The Case for Coverage Safeties, Part III: Sensabaugh Will Crank the Rush Up to 11

Grizz linked to a Wade Phillips interview where he praised new safety Gerald Sensabaugh's coverage skills.  Here's the key graf from Todd Archer's piece:

"Sensabaugh's a cover safety. He can play strong [safety] but he can cover well, so that gives us some versatility. They can't split out a tight end on us or a back. He can play the slot guy and play man to man so he gives us some versatiluty at strong safety that we hadn't had."

I'm sure nobody feels more relief at having Sensabaugh as an option than Wade Phillips and the Dallas outside linebacking trio of Demarcus Ware, Greg Ellis and Anthony Spencer.  Let's take a look at two measures Phillips took last year to deal with those pesky split out tight ends, one by design:

The impressive task was shutting down Kellen Winslow Jr. who made some big grabs in the middle of Dallas’ defense on the Browns' long TD drive that ended the 1st quarter and bled into the 2nd. Dallas used a variety of coverages on him in the 2nd and 3rd quarters, never allowing him to get single coverage on a linebacker or strong safety Roy Williams.

Much of the time, the Cowboys sent SOLB Greg Ellis with Winslow wherever he went. And when I write follow Winslow everywhere, I mean precisely that. Several times Winslow lined up as a wide receiver and Ellis lined up directly opposite him. Cleveland always ran in these situations and used Winslow as a decoy to gain an open an edge to run towards. The only time Winslow lined up as a traditional tight end, Ellis jammed him and passed him to ILB Bradie James, who put a second wallop on Winslow for good measure.

-- "How Do You Shut Down a Star?"  Blue & Silver Report, 9-8-2008

the other out of desperation:

On defense, the patch at SS named Keith Davis finally blew out.  I wrote in the pre-game that we would see Baltimore throw to Todd Heap when they got inside the Dallas 35.  And right on cue, Ravens OC Cam Cameron called a seam to Heap when Baltimore got a 1st and 10 on the Dallas 29 halfway through the first quarter. 

Davis was badly beaten and took an interference penalty to prevent a score.  The Cowboys held Baltimore to a field goal, but Wade Phillips made note of the mismatch and took dramatic action to prevent it from recurring.  Phillips’ problem was he had no viable safety option to cover Heap in this part of the field.  The next two times the Ravens tried Heap on these routes, Demarcus Ware shadowed him in space.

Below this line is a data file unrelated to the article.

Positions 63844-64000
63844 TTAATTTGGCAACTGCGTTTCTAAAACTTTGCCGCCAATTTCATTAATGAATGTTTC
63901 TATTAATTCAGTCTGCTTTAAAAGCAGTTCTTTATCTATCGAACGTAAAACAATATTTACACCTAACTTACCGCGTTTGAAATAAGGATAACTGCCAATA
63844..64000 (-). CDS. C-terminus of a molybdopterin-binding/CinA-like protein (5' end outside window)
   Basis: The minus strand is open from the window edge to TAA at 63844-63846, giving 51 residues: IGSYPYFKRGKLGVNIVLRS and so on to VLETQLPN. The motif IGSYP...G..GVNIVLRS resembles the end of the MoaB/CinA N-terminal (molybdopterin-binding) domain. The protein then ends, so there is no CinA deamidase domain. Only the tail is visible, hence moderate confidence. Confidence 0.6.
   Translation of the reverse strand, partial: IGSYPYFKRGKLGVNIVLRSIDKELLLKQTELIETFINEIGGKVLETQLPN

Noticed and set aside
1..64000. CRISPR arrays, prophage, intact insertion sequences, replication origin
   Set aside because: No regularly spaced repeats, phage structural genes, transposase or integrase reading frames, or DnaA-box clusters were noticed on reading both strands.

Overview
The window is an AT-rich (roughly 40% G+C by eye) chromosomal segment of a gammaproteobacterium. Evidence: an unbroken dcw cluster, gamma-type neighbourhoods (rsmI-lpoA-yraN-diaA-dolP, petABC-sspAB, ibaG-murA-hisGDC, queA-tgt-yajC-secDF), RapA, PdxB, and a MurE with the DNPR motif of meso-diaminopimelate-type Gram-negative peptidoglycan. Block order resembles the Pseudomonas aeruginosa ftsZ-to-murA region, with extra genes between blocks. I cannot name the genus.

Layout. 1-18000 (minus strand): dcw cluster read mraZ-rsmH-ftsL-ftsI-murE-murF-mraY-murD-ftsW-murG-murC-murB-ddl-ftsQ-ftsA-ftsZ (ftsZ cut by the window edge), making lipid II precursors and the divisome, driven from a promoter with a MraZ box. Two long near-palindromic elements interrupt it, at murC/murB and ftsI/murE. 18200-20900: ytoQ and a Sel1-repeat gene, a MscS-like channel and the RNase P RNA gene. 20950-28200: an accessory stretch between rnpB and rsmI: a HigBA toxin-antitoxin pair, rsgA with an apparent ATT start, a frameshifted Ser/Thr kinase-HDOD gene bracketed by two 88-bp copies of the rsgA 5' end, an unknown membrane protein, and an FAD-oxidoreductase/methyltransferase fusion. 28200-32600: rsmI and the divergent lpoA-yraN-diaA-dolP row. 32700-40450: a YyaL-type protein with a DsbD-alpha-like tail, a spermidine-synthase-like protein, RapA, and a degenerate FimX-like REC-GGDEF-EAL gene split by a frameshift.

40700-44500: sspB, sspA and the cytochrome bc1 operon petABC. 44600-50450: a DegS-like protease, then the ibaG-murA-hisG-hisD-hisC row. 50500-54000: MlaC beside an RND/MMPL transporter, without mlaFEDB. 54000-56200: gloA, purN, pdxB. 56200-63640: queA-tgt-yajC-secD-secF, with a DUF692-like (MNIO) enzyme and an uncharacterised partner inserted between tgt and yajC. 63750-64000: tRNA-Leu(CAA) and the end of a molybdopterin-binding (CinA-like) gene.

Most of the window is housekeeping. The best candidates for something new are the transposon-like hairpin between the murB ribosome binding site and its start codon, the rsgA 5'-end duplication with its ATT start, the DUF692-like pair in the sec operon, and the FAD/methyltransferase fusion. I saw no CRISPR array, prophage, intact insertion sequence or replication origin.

Let the insanity and the helplessness in that last sentence sink in.  The Cowboys had to take their best rusher and assign him a TE because they don’t have a SS on their roster who can provide passable coverage. Who else could do the job?  Tra Battle?  The ghost of Pat WatkinsCourtney Brown?

-- Ravens 33, Cowboys 24:  The Patches Fail, and Some Girders Do Too, BSR, 12-21-2008

One win, one loss.  Two game plans where Dallas had to either protect a healthy but limited strong safety -- Roy Williams -- or compensate for a limited and injured one in Keith Davis. 

In both cases, Dallas compromised its pass rush to handle a flexed tight end.  Against Cleveland, flexing Ellis wide meant Dallas played much of the game with a six-man front, three linemen, two inside linebackers and Ware, against Cleveland's line and two backs.  The Cowboys' sextet won that duel, but what if a team with a superior running attack, like the Giants, or Redskins tried this?  Could Dallas hold up?

Phillips went to the other extreme in the week three Green Bay win.  There, he decided not to sacrifice his rush and run defense against Ryan Grant.  When the Packers went to their base three wideout set, Phillips played three corners man-to-man, with only Ken Hamlin behind them. 

The physical limitations at SS meant Dallas was frequently playing one man short, either up front or in the deep secondary.  In some ways, it's like challenging your coaches to develop 11-on-10 schemes every week.  Some times they worked, but some times they didn't. 

And those flexed tight ends are not going away.  Look at the percentages of pass attempts to  the league's best while lined up in the slot or as wide receivers, from 2007:

  • Kellen Winslow -- 74.5%
  • Dallas Clark -- 66%
  • Antonio Gates -- 62%
  • Ben Watson -- 55%
  • Chris Cooley -- 48%
  • Tony Gonzalez -- 41%

The college-style spread isn't on its way to the NFL.  It's already there.

Sparing the OLBs from coverage duty means we're likely to see even more blitzing this year.  Ellis, Ware and Spencer are all top picks and Dallas didn't invest in them to cover.  This year, without fail, they're going to chase quarterbacks.  Dallas notched 32 sacks from the Washington win in game 10 to the Ravens loss in week 16, an average of 5.2 per game.  Phillips no doubt intends to pick up where his guys left off.

There's no guarantee that Wade's more conventional schemes will be better this season, but Sensabaugh's addition means the '09 Dallas secondary is already more complete than last year, whether the team picks another safety high in the draft or not.

 

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